Whilst the study was powered at a national, not county-level, the results showed some interesting trends in infection heterogeneity by county. Only three counties (Kilifi, Migori and Mombasa) reduced any STH infections by over 90%, while nine and one counties significantly reduced hookworm and T. trichiura infections by over 90% respectively. No county reduced A. lumbricoides prevalence by over 90%. After five years of MDA, four counties (Kericho, Kisii, Narok and Vihiga) still had prevalence of any STH infections ranging between 20% and < 50%, another four counties (Bomet, Busia, Homa Bay and Nyamira) had prevalence ranging between 10% and < 20%, while seven counties (Bungoma, Kakamega, Kilifi, Kisumu, Kwale, Migori and Mombasa) had their prevalence range between 1% and < 10%, and only Taita Taveta County recorded prevalence below 1% (Table 4). The baseline to endline mean intensity of each STH species and RR by county are presented in Additional file 1: Table S1.
The trend in STH prevalence since baseline was assessed based on the 59 schools category. The overall prevalence of each specific species and STH combined has declined over the five years to below 3% as outlined in Fig. 3. Further, relationship between mean intensity and prevalence for STH infections is shown in Fig. 4.
Among the 59 schools, the prevalence of light, moderate and heavy infections substantially reduced between baseline and endline. The overall relative reductions were as follows: for STH combined (light: 90.1%, moderate: 94.0%, heavy: increased), for hookworm (light: 88.2%, moderate: 82.6%, heavy: 79.1%), for A. lumbricoides (light: 97.0%, moderate: 95.3%) and T. trichiura (light: 39.9%). We did not observe reductions in moderate and heavy infections for T. trichiura. Similarly, we noted a general declining trend in the prevalence of moderate to heavy intensity of infections from baseline to endline. At baseline, the STH combined prevalence of moderate to heavy infections was 8.4% (95% CI: 6.3–11.2%) and after five rounds of MDA at year 5 post-MDA it reduced to 1.9% (95% CI: 1.5–2.5%) translating to a significant relative reduction of 77.1% (Wald test: Z = -7.96, P < 0.001). The trend in prevalence of moderate to heavy intensity of STH infections is shown in Fig. 3.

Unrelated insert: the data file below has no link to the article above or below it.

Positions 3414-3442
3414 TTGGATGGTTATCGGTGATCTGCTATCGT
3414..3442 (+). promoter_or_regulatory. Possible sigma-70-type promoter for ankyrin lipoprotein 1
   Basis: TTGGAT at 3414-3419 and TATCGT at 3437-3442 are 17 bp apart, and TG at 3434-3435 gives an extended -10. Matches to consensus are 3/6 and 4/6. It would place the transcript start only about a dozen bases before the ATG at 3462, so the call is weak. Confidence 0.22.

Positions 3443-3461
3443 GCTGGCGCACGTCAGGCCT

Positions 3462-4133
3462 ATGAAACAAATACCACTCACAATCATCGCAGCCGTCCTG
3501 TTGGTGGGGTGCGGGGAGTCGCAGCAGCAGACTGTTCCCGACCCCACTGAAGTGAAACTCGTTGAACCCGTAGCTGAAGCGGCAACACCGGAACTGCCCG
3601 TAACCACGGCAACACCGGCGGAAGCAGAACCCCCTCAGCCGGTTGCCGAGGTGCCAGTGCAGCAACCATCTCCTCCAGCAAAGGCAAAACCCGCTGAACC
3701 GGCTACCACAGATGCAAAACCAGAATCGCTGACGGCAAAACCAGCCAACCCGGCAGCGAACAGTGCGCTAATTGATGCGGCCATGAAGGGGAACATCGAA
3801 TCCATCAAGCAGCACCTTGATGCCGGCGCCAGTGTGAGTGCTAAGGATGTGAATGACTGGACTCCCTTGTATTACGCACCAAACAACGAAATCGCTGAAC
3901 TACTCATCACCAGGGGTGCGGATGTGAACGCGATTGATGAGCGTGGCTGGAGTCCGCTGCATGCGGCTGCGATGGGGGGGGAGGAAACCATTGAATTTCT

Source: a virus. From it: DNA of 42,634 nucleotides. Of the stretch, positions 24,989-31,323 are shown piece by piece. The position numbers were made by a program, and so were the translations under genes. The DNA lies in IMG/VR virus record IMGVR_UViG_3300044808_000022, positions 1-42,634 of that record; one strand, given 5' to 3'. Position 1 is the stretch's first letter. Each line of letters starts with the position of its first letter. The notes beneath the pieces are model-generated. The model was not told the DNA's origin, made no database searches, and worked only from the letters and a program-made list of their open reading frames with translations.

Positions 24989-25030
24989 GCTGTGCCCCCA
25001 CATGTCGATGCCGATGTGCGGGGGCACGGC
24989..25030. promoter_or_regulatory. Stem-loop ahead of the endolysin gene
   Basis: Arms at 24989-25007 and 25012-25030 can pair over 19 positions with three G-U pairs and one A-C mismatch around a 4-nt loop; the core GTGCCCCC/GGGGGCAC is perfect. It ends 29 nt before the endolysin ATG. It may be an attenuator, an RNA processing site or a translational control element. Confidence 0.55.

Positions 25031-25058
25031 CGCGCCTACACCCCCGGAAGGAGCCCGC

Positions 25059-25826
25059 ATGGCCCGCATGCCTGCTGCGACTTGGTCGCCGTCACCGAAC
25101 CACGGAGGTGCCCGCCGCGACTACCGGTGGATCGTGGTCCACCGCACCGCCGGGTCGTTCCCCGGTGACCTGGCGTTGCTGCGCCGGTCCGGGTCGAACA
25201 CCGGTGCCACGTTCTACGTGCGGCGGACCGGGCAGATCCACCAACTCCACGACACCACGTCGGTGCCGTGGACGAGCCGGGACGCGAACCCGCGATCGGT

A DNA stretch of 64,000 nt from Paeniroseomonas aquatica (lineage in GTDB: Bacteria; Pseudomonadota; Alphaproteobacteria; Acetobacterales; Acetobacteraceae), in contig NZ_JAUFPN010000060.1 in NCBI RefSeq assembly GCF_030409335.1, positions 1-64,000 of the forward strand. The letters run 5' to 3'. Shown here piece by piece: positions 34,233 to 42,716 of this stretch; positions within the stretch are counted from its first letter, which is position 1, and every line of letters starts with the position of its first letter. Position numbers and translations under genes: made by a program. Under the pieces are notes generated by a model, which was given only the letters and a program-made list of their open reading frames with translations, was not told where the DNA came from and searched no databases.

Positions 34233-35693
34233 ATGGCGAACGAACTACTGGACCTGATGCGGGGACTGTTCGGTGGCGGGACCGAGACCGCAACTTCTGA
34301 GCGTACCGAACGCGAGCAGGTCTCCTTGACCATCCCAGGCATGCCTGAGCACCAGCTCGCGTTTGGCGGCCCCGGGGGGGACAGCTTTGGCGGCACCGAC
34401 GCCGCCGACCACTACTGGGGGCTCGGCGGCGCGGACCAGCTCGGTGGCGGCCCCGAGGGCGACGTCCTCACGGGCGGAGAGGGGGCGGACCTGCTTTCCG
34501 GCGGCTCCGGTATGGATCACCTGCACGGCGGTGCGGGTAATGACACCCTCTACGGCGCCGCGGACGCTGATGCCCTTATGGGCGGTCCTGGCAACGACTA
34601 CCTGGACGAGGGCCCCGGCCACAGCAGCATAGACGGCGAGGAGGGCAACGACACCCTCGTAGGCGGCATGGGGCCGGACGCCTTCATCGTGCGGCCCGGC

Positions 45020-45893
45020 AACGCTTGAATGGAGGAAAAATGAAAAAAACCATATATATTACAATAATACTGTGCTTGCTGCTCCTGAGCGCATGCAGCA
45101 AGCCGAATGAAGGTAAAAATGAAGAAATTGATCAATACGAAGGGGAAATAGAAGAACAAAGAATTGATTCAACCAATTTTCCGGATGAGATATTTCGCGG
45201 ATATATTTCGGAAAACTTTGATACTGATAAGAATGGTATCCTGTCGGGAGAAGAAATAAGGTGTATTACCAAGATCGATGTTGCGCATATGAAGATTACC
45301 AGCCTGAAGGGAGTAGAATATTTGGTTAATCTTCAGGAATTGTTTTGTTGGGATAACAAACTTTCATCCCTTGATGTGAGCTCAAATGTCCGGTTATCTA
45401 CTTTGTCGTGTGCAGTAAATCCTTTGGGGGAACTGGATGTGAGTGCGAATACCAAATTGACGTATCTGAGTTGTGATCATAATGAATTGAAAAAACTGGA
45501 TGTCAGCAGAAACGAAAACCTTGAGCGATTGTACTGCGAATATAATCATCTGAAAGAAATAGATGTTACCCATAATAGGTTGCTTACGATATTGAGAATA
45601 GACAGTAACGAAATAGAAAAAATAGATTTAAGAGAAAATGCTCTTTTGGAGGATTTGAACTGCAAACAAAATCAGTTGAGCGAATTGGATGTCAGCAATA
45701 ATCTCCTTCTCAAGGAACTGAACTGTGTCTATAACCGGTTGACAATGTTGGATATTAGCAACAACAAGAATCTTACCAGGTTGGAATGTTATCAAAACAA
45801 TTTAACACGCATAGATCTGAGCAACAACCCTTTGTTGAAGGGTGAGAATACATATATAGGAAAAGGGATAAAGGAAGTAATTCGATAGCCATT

In terms of STH re-infection patterns assessed in the 59 schools, we found that after one year of MDA delivery, the re-infection in prevalence for STH combined was 14.0% with A. lumbricoides showing the highest re-infection levels of 7.5%, followed by T. trichiura at 4.8% and hookworm at 3.9%. However, after five years of MDA delivery, the fifth year re-infection levels did not reduce significantly, with the STH combined re-infection in prevalence being 10.4% (6.7% for A. lumbricoides; 3.7% for T. trichiura; and 1.4% for hookworm). A similar re-infection pattern was seen for the mean intensity of STH infections.
Figures 5 and 6 provide the geographical distribution of S. mansoni and S. haematobium infections prevalence from baseline to endline. The overall prevalence of S. mansoni was 2.1% (95% CI: 1.3–3.5%), 1.5% (95% CI: 0.7–3.1%) and 1.7% (95% CI: 1.0–2.8%) for baseline, midterm and endline surveys, respectively, with respective mean infection intensities of 12 epg (95% CI: 4–36), 5 epg (95% CI: 2–14) and 5 epg (95% CI: 2–9). In the Coast Region where urine samples were collected, the overall prevalence of S. haematobium was 14.8% (95% CI: 11.3–19.5%), 6.8% (95% CI: 4.3–10.7%) and 2.4% (95% CI: 1.3–4.3%) for baseline, midterm, and endline surveys, respectively, with respective mean infection intensities of 16 epg (95% CI: 10–26), 7 epg (95% CI: 4–12), and 2 epg (95% CI: 1–5). After five years, the mean intensity of S. mansoni significantly reduced by 61.6% (Wald test: Z = -3.10, P = 0.002); however, its prevalence reduction was not significant (Wald test: Z = -1.86, P = 0.062). Both the prevalence and mean intensity of S. haematobium significantly reduced by 84.0% (Wald test: Z = -5.74, P < 0.001) and 87.2% (Wald test: Z = -4.18, P < 0.001) respectively (Table 2).
Schistosoma mansoni infection prevalence and mean intensity significantly varied by regions at all the three national survey points and its prevalence was still highest in Western and Nyanza regions at 3.1% and 2.3%, respectively, during the endline survey (Table 3).